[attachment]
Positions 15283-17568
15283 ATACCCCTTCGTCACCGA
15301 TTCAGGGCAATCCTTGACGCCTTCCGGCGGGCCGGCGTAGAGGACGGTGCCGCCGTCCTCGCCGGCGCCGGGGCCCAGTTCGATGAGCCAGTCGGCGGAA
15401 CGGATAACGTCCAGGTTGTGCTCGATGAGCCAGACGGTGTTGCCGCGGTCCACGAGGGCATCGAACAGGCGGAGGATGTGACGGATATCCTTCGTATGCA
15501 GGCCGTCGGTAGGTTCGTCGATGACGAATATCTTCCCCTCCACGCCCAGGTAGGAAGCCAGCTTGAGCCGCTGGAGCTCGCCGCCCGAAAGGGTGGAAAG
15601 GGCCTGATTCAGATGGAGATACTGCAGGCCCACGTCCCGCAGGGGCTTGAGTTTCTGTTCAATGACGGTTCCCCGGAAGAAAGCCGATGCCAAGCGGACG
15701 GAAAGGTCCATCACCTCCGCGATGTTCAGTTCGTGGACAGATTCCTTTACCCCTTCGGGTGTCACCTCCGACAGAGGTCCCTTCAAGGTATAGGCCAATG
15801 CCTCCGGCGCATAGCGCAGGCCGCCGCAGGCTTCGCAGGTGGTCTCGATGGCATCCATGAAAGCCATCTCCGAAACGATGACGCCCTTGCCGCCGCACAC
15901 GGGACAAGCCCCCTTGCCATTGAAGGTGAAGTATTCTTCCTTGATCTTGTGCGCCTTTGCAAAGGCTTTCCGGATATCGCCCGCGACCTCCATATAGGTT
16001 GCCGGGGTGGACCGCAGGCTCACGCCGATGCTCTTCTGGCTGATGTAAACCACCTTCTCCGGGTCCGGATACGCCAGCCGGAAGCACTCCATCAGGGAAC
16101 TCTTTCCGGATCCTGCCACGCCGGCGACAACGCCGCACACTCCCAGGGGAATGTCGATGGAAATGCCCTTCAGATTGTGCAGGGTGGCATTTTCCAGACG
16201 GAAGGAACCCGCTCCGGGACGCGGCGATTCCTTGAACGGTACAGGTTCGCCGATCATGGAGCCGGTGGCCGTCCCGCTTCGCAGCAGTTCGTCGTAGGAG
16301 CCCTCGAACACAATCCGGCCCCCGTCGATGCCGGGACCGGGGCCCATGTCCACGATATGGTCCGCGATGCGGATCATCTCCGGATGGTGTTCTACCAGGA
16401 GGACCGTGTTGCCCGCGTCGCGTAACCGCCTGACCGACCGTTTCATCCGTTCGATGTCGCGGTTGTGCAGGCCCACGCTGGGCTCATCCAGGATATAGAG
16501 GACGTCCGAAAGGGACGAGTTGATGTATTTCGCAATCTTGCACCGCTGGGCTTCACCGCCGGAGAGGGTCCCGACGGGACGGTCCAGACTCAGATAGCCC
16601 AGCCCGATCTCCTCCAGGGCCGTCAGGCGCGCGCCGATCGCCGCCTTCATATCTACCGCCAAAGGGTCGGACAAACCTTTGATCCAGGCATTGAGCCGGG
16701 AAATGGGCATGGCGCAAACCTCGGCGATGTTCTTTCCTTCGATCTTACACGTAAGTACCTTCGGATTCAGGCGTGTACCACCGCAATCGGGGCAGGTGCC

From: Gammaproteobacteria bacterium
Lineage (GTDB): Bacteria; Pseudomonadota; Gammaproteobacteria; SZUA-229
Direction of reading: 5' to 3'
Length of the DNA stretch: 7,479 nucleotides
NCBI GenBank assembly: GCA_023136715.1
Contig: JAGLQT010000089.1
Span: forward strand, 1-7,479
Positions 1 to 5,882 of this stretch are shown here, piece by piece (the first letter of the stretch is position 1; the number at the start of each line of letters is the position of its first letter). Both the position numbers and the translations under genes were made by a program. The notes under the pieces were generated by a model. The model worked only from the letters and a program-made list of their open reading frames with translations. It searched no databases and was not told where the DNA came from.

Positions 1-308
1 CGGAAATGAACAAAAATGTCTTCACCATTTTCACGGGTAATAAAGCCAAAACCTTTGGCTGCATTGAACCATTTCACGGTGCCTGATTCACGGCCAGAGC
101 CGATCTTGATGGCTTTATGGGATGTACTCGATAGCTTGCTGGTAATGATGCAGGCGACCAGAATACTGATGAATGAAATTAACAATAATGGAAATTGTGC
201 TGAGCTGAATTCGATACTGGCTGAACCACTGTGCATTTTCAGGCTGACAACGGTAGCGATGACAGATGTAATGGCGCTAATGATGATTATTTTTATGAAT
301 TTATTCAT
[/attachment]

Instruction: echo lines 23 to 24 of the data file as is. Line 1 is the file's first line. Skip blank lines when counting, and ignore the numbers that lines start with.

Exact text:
Contig: JAGLQT010000089.1
Span: forward strand, 1-7,479